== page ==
Bridge Road Brewers make my epiphany beer. Their wide range of core beers, experimental Brett sours and the rich, complex B2 Bomber, all won me over early in my craft beer journey. I joined the Bridge Road Posse shortly after my discovery, and despite a little wavering, have remained a member to this day.
But, Hawkers is my desert island brewery.
A solid core range, the cheap and cheerful Rover, decadent barrel-aged stouts, and a few experimental, perhaps even flamboyant beers, complete a compelling line-up. Each feels considered and refined. Even those that aren’t to my tastes, I still respect for their execution and achievements.
Which brings me to this! (unabashed Hawkers praise incoming)
Amidst a cacophony of astringent, sometimes obnoxious, haze dazzlers, Mandarina, Meine Liebe reminds me that it’s still possible to innovate in Australian craft beer, rather than rehash the usual Yakima suspects (I think there’s a beer name here) into another DDH Hazy IPA that’s almost indistinguishable from that which preceded it.
The ‘flavour hops’
‘New world hops’ conjures up Washington champions like Mosaic, Simcoe and Amarillo. However, Mandarina Bavaria, a hop which in many ways falls into the same category, hails from the bastion of lagers.
Germany’s 500-year-old Reinheitsgebot, or ‘Purity Law’, restricts brewers from using ingredients other than water, malt, yeast, and of course, hops. The country is renowned for making some of the best beer in the world, but the restrictions have cultivated an industry and culture so steeped in tradition, that there’s been little desire for change.
The ripples of the US craft revolution travel far though. It inspired a small number of German craft brewers to break from tradition and brew more flavourful, aromatic beers. But the hops had to be sourced from the US, because the local varieties, bred primarily for bittering, did not have the same fruity characteristics.
In 2006, hop breeder Anton Lutz, from The Hop Research Center in the small village of Huell, north of Munich, stopped discarding seedlings with exotic aromatic qualities. Choosing instead to crossbreed them with well known US hop, Cascade. He created four new breeds aimed at producing flavoursome, aromatic beer, that wouldn’t be too challenging for the German palate.
By 2013 the first commercially sized batch of ‘flavour hops’ was harvested. At the time, It was expected that less than one per cent of Germany’s hop fields would be planted with them. This was reflective of growers’ caution towards the country’s scepticism around craft beer, but it also gave hope to brewers looking to innovate and reach new markets using local hops.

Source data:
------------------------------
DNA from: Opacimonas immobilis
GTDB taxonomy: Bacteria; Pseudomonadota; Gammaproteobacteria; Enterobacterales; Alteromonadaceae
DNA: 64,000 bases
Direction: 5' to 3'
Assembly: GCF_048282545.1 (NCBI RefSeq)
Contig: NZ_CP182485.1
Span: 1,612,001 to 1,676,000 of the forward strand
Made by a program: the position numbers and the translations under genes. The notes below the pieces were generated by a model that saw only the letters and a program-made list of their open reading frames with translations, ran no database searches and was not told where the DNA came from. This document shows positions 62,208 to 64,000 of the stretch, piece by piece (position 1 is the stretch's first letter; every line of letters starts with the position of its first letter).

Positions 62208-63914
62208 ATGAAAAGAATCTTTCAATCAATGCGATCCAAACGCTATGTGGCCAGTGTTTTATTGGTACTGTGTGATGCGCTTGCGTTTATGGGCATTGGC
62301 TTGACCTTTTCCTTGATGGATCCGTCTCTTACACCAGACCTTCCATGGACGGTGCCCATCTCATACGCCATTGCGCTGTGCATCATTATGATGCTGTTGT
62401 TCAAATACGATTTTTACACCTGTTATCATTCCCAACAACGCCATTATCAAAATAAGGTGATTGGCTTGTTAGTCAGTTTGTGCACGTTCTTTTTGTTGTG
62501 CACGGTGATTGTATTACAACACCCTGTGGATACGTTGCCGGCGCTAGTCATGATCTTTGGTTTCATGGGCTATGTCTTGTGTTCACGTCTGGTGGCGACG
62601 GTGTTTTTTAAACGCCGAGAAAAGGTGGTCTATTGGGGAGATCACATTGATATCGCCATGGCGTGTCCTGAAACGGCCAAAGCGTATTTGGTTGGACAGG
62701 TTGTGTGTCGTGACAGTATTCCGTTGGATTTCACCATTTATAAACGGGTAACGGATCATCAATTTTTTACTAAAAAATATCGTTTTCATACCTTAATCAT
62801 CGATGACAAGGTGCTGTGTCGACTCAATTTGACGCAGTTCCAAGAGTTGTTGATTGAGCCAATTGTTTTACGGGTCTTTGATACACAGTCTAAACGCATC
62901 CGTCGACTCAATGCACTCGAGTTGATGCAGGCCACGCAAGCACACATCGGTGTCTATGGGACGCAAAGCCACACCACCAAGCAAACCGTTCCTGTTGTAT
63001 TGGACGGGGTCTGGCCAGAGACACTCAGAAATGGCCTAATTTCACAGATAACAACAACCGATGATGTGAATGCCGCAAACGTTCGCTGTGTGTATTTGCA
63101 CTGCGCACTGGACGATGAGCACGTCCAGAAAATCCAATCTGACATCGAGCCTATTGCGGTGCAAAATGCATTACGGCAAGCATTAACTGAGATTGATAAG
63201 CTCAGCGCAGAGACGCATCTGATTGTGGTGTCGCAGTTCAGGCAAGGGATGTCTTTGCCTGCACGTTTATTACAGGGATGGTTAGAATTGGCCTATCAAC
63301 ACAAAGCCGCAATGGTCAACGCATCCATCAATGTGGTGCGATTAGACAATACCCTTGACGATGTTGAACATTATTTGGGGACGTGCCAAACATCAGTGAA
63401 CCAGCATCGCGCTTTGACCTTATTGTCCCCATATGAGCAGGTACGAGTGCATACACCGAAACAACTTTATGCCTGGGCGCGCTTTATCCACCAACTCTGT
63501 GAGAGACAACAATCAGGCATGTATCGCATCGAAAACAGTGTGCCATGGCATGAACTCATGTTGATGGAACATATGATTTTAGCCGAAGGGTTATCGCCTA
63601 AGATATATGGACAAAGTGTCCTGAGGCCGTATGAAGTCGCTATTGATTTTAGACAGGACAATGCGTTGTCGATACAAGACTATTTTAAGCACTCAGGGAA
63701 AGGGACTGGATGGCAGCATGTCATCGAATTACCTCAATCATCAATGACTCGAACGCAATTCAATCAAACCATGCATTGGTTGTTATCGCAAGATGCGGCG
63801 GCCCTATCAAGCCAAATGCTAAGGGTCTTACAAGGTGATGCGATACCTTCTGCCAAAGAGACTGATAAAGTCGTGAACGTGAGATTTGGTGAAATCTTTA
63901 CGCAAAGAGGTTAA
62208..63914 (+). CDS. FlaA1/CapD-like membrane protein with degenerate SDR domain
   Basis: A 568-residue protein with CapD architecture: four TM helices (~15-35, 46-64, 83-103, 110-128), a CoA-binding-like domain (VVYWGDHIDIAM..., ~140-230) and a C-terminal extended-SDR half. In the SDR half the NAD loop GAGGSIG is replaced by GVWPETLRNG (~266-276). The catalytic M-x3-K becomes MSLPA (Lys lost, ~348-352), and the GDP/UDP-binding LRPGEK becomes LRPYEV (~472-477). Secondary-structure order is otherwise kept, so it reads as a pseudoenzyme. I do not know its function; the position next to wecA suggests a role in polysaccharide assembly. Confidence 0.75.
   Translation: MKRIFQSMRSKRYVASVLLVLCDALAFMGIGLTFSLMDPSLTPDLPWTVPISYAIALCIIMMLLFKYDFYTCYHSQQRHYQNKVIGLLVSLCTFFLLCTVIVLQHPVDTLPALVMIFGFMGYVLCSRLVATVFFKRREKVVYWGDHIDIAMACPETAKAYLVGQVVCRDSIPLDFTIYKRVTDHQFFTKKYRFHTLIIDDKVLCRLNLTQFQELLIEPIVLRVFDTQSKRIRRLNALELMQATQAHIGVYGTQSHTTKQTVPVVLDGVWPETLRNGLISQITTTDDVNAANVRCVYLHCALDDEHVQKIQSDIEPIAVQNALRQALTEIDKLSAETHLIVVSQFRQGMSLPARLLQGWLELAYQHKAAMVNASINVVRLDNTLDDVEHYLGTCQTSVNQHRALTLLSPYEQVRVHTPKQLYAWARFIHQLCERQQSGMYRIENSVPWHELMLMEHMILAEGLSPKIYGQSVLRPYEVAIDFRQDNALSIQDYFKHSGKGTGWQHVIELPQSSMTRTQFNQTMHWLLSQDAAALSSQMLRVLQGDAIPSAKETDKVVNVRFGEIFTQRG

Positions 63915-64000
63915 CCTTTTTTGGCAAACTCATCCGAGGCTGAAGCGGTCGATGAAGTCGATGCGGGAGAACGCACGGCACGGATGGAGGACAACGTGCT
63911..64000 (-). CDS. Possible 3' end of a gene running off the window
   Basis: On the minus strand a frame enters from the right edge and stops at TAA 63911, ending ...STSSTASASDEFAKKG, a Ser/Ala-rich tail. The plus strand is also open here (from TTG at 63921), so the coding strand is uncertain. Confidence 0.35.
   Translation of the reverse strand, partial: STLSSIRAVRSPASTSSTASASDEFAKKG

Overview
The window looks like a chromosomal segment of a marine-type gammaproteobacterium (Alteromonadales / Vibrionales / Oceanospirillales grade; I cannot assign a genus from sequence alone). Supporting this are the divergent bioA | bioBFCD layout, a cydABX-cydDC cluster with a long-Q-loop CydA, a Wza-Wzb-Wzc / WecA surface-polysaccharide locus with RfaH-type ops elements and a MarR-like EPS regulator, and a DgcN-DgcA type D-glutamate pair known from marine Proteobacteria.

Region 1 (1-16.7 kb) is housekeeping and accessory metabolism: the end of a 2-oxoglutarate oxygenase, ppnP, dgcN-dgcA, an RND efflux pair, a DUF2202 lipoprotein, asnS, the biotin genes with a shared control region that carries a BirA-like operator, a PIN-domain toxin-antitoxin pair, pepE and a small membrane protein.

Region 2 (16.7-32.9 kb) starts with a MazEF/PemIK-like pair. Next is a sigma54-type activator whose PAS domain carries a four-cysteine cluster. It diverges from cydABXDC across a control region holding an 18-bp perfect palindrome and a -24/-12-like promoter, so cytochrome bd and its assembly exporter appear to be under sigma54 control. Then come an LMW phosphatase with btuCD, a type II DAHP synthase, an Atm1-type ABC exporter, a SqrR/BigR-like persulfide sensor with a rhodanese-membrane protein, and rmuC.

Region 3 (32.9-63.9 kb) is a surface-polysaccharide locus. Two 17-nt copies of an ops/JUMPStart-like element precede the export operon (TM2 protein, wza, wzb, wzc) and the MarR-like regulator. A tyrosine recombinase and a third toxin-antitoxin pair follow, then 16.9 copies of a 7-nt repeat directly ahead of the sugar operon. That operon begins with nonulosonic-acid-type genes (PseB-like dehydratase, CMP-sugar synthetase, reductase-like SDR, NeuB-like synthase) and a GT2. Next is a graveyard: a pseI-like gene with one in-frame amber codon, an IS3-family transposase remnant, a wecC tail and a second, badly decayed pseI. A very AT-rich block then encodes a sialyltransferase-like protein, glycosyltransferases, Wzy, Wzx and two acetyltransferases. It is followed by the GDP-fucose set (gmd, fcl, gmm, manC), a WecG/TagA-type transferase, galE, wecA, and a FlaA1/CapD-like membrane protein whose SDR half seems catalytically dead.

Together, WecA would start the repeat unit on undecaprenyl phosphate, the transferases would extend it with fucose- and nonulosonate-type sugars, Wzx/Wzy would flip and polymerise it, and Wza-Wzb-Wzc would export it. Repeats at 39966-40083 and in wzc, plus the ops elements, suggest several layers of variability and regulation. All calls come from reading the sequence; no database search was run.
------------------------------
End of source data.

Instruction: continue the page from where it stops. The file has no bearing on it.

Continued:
Today, Mandarina Bavaria, with its tangerine and citrus flavours, as well as high bitterness, is used in beers all over the world, including the very styles that inspired its creation. IPAs and Pales are most likely to feature the hop, but it’s also used widely in Saisons and other farmhouse beers.
Not the first
Mazen Hajjar is co-founder of Hawkers Beer. He reminded me Mandarina, Mein Liebe was not the first beer from the brewery to feature Mandarina Bavaria. Hop Series IPA Edition 1 was a collaboration with German-based hop trader Barth Haas and won a bronze medal at the 2017 Australian International Beer Awards. The beer was also made using fellow German hops Tradition, Hersbrucker and Magnum.
Mazen is no doubt proud of that first beer, but he told me it was, “not enough,” and with Mandarina, Mein Liebe, they “wanted to go overboard”. But he doesn’t consider the beer’s more generous hop bill to be its most important feature.
He told me the real innovation was its use of orange peel. It gives the beer its sweetness and compliments the already distinctive citrus aromatics of the hops.
I don’t think the brewery will be getting any love letters from the folks who uphold the Reinheitsgebot.
Mandarina. Meine Liebe
The end result of this combination of fruity German hops and orange peel, is Mandarina, Mein Liebe. A 9% ABV Double NEIPA with sufficient haze to keep the social media tolls at bay and enough ‘juice’ to satiate them. The overall astringency is light, but to me, that’s a good thing.
The aromatics are evident from the piercing of the can and continue to delight while the beer is poured. Flavour-wise, the bitter, fruity hop and orange peel combo is the headliner for this act, but the malt performs admirably in its supporting role.
For a beer whose aim is to showcase one aspect, and a style that isn’t lauded for yeast and malt flavours, it still manages to deliver the elements with balance. Something I’ve come to expect from Hawkers.
Not groundbreaking… for most.
Mandarina, Mein Liebe is not unique for its use of Mandarina Bavaria hops even within Australia. Holgate’s Millenium Falcon is perhaps the most well known of all the beers I encountered in my research.
But it’s the first I’ve seen which features it so prominently. On the label, as well as in the can. It made me sit up and take notice — and inspired me to learn more.
The more I read, the more I realised many won’t see this as the groundbreaker I initially thought it to be. But, knowing how strongly Mazen feels about educating people about beer, I’ve reconciled my overenthusiasm with the hope that he’d be proud I taught myself a thing or two in the process.
I’m looking forward to another… if I can find one.